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In older people with breaks of the upper arm at the shoulder, surgical treatments do not improve functioning more than nonsurgical treatments
Launonen AP, Lepola V, Flinkkila T, et al. Treatment of proximal humerus fractures in the elderly. Acta Orthop. 2015;86:280-5.
In older people with breaks of the upper arm (the humerus) at the shoulder, do surgical treatments improve functioning compared with other treatments?
Breaks of the upper humerus are common in older people. The severity of a fracture of the upper arm is determined by the number of parts of the bone that are broken and whether the ends of the bone line up or are displaced.
There are several ways to treat breaks of the humerus. Nonsurgical treatments include immobilization and exercise. Surgical treatments include use of pins, locking plates (screws fused with plates), tension bands, or partial replacement of the shoulder with reconstruction (hemiarthroplasty). There is little evidence for which approach works best for treating upper arm breaks.
How the review was done
The researchers did a systematic review based on studies available up to April 2014.
They found 9 studies, including 8 randomized controlled trials and 1 controlled clinical trial, with 409 people. The average age ranged from 72 to 81 years.
Key features of the studies were:
- people were 60 years of age or older;
- people had breaks of the humerus at the shoulder: the breaks involved 3 or 4 parts of the bone and at least 2 parts were not properly lined up;
- the treatments included use of tension bands, pinning, plating, and shoulder replacement with reconstruction;
- the treatments were compared with nonsurgical treatments and other surgical treatments; and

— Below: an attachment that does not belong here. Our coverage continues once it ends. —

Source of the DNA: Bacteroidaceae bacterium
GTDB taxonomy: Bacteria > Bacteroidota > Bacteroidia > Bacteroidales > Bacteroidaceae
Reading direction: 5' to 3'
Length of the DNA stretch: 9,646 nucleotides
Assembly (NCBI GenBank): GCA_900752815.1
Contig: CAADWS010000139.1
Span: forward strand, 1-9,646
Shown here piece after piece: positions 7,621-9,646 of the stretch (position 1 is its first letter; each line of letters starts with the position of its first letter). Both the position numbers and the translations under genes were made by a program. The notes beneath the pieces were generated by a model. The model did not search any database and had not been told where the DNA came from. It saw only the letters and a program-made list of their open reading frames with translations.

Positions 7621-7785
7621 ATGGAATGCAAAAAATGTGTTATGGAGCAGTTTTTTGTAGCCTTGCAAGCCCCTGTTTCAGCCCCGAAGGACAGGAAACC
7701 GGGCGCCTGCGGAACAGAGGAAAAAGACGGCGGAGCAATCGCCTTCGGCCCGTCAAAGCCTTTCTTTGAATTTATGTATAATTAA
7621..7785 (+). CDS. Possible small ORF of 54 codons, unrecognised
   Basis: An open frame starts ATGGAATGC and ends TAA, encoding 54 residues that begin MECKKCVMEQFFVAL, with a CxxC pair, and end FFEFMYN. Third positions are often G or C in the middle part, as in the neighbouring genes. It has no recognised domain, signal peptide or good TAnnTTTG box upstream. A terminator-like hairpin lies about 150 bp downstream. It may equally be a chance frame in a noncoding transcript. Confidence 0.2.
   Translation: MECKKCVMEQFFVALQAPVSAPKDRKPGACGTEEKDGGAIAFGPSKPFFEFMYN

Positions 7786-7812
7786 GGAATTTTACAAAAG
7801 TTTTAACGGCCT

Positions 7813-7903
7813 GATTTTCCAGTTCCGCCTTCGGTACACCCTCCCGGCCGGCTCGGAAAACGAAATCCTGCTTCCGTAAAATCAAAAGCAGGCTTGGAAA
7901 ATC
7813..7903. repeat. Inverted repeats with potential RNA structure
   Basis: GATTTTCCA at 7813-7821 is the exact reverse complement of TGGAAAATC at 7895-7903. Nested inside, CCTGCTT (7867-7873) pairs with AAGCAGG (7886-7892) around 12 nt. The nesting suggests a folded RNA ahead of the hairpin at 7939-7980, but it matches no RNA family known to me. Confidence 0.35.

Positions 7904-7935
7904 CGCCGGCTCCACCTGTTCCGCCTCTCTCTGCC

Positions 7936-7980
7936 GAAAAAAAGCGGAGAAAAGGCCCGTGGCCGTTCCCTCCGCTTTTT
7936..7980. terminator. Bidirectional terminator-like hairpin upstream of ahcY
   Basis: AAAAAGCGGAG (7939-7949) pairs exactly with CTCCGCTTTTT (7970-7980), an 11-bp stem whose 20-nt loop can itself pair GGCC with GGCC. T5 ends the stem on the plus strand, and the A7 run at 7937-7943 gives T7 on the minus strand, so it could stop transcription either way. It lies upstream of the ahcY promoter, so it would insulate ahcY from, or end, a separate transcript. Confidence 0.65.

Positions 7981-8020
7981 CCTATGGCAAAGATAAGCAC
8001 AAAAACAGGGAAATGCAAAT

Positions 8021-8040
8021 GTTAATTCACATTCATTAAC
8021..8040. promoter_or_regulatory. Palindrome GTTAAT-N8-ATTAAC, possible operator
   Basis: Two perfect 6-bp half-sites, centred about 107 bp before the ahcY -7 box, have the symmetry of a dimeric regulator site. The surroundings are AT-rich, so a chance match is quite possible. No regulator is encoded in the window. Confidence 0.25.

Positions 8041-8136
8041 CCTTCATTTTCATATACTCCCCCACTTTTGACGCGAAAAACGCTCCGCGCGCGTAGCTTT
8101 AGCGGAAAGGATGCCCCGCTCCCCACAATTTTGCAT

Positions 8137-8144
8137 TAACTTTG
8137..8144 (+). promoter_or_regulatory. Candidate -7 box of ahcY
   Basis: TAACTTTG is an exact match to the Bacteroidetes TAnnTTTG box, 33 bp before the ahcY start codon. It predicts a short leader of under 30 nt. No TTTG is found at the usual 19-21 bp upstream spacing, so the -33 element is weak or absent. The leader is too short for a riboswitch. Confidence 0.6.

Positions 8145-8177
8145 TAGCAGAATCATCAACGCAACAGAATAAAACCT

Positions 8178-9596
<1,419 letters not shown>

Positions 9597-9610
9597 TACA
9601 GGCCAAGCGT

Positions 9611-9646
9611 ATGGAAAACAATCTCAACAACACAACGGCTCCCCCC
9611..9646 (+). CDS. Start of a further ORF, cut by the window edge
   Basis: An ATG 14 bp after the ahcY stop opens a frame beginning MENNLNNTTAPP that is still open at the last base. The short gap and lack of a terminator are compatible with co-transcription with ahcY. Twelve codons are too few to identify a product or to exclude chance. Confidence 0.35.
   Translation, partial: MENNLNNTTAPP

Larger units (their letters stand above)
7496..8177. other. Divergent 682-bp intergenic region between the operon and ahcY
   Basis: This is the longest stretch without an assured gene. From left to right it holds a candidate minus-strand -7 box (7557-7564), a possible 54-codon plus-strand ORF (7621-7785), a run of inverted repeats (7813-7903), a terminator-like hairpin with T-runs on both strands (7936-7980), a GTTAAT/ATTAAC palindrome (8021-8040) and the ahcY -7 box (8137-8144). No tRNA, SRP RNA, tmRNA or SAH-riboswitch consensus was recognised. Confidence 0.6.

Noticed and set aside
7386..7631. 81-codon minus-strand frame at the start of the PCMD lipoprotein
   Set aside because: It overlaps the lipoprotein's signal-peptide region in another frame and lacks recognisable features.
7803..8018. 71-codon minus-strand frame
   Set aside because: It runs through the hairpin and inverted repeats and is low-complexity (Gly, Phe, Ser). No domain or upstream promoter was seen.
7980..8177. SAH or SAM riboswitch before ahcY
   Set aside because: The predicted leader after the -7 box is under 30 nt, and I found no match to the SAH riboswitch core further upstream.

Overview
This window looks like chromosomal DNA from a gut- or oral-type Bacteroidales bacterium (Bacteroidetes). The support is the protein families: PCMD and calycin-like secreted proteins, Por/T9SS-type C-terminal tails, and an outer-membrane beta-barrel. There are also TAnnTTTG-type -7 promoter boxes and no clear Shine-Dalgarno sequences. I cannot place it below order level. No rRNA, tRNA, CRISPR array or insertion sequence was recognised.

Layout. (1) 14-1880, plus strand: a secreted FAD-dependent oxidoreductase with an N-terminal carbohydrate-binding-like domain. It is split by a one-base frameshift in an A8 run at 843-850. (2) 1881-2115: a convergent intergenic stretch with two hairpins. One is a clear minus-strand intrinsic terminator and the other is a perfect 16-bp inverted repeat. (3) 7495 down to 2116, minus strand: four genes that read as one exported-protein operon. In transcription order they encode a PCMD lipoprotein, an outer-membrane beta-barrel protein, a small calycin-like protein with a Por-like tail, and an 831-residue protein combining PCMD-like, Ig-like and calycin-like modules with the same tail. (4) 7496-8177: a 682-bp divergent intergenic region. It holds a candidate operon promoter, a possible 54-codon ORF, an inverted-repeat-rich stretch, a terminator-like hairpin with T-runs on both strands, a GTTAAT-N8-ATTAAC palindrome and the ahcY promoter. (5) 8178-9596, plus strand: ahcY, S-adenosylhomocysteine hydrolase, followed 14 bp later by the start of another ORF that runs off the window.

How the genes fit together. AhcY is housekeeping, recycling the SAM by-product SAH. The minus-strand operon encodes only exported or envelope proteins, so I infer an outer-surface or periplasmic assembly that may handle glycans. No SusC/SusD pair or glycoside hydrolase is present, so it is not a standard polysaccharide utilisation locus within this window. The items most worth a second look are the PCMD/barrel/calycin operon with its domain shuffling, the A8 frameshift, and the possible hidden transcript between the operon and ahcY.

- the results were assessed 1 or 2 years after treatment.
What the researchers found
Compared with nonsurgical treatment:
- treatment with a tension band or locking plate did not improve pain or functioning 1 year after treatment; and
- shoulder replacement with reconstruction improved quality of life, but not pain and functioning or disability, 2 years after treatment.
Complications were common in the surgical treatment groups (10% to 29%).
Additional details appear in the Table below.
In older people with breaks of the upper arm at the shoulder, surgical treatments do not improve functioning more than nonsurgical treatments.
Surgical treatments in older people with breaks of the upper arm
1 study (40 people) found no improvement in pain and functioning at 1 year with the tension band.
1 study (50 people) found no improvement in pain and functioning or quality of life at 1 year with the locking plate.
1 study (60 people) found no improvement in pain and functioning, disability, or quality of life at 2 years with the locking plate.
Shoulder replacement with reconstruction
1 study (50 people) found no improvement in pain and functioning or pain alone at 1 year.
1 study (55 people) found improvement in quality of life, but not disability or pain and functioning, at 2 years with shoulder replacement.
Randomized controlled trials
Studies where people are assigned to one of the treatments purely by chance.
A comprehensive evaluation of the available research evidence on a particular topic.
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